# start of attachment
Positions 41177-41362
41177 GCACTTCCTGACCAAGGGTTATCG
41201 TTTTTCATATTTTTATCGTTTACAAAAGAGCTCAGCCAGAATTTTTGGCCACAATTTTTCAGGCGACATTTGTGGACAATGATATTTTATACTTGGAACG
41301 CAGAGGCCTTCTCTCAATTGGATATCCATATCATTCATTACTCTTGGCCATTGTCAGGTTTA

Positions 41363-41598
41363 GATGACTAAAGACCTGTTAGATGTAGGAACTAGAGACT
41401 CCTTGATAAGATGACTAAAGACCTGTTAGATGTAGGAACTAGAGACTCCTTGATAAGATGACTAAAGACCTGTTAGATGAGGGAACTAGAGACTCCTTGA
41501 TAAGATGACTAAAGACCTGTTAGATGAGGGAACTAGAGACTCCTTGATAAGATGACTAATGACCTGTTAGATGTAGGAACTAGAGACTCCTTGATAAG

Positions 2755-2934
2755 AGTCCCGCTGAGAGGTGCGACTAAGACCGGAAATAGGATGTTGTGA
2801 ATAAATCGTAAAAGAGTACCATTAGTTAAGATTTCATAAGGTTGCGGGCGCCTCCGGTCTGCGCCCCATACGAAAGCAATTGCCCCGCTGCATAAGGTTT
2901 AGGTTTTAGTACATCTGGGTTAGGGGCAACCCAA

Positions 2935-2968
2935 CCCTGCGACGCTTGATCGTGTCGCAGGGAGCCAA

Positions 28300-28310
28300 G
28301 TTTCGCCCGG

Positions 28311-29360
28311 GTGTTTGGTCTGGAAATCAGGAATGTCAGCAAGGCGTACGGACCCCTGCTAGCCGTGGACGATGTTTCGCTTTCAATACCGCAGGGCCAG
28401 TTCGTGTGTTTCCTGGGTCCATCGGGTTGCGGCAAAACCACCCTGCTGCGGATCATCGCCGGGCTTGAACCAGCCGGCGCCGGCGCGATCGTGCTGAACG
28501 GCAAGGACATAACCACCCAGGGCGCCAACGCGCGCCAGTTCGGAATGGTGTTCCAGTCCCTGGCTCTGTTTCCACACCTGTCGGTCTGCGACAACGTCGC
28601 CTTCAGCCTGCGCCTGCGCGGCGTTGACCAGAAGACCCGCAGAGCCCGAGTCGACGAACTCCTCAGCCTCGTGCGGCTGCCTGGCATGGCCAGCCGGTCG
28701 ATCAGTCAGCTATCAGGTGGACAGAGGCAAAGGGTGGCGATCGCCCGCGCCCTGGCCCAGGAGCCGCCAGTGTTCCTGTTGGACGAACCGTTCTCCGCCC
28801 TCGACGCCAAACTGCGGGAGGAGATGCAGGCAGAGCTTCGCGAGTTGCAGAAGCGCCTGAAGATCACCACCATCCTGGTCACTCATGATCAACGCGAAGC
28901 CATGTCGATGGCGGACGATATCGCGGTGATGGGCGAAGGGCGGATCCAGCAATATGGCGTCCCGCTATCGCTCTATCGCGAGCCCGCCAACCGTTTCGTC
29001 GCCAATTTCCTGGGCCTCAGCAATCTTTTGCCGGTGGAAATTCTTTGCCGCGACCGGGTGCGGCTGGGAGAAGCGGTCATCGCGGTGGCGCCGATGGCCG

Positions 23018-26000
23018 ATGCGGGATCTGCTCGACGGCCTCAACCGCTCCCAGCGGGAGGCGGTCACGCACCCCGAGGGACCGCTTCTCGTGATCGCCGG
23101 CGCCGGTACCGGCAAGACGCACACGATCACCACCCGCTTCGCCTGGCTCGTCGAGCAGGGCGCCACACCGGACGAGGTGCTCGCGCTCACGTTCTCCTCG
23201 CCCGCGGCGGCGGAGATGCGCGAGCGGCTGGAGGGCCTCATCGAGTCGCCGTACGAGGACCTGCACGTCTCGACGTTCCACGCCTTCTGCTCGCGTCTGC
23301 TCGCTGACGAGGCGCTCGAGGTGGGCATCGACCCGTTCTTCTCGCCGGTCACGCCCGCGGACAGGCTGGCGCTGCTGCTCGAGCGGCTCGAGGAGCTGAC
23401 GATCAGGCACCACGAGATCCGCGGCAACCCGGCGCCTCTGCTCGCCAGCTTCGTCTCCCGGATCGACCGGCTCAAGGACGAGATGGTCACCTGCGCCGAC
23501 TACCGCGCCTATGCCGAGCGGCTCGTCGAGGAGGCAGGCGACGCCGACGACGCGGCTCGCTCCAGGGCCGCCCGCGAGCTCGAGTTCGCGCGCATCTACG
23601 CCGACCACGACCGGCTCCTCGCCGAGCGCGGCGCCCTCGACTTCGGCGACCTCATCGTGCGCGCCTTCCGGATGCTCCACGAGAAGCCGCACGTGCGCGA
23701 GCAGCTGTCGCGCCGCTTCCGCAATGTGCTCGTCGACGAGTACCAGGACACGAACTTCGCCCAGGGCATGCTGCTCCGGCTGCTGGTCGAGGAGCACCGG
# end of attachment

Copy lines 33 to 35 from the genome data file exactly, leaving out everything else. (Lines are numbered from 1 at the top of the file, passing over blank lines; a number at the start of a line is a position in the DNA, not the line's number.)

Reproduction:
23501 TACCGCGCCTATGCCGAGCGGCTCGTCGAGGAGGCAGGCGACGCCGACGACGCGGCTCGCTCCAGGGCCGCCCGCGAGCTCGAGTTCGCGCGCATCTACG
23601 CCGACCACGACCGGCTCCTCGCCGAGCGCGGCGCCCTCGACTTCGGCGACCTCATCGTGCGCGCCTTCCGGATGCTCCACGAGAAGCCGCACGTGCGCGA
23701 GCAGCTGTCGCGCCGCTTCCGCAATGTGCTCGTCGACGAGTACCAGGACACGAACTTCGCCCAGGGCATGCTGCTCCGGCTGCTGGTCGAGGAGCACCGG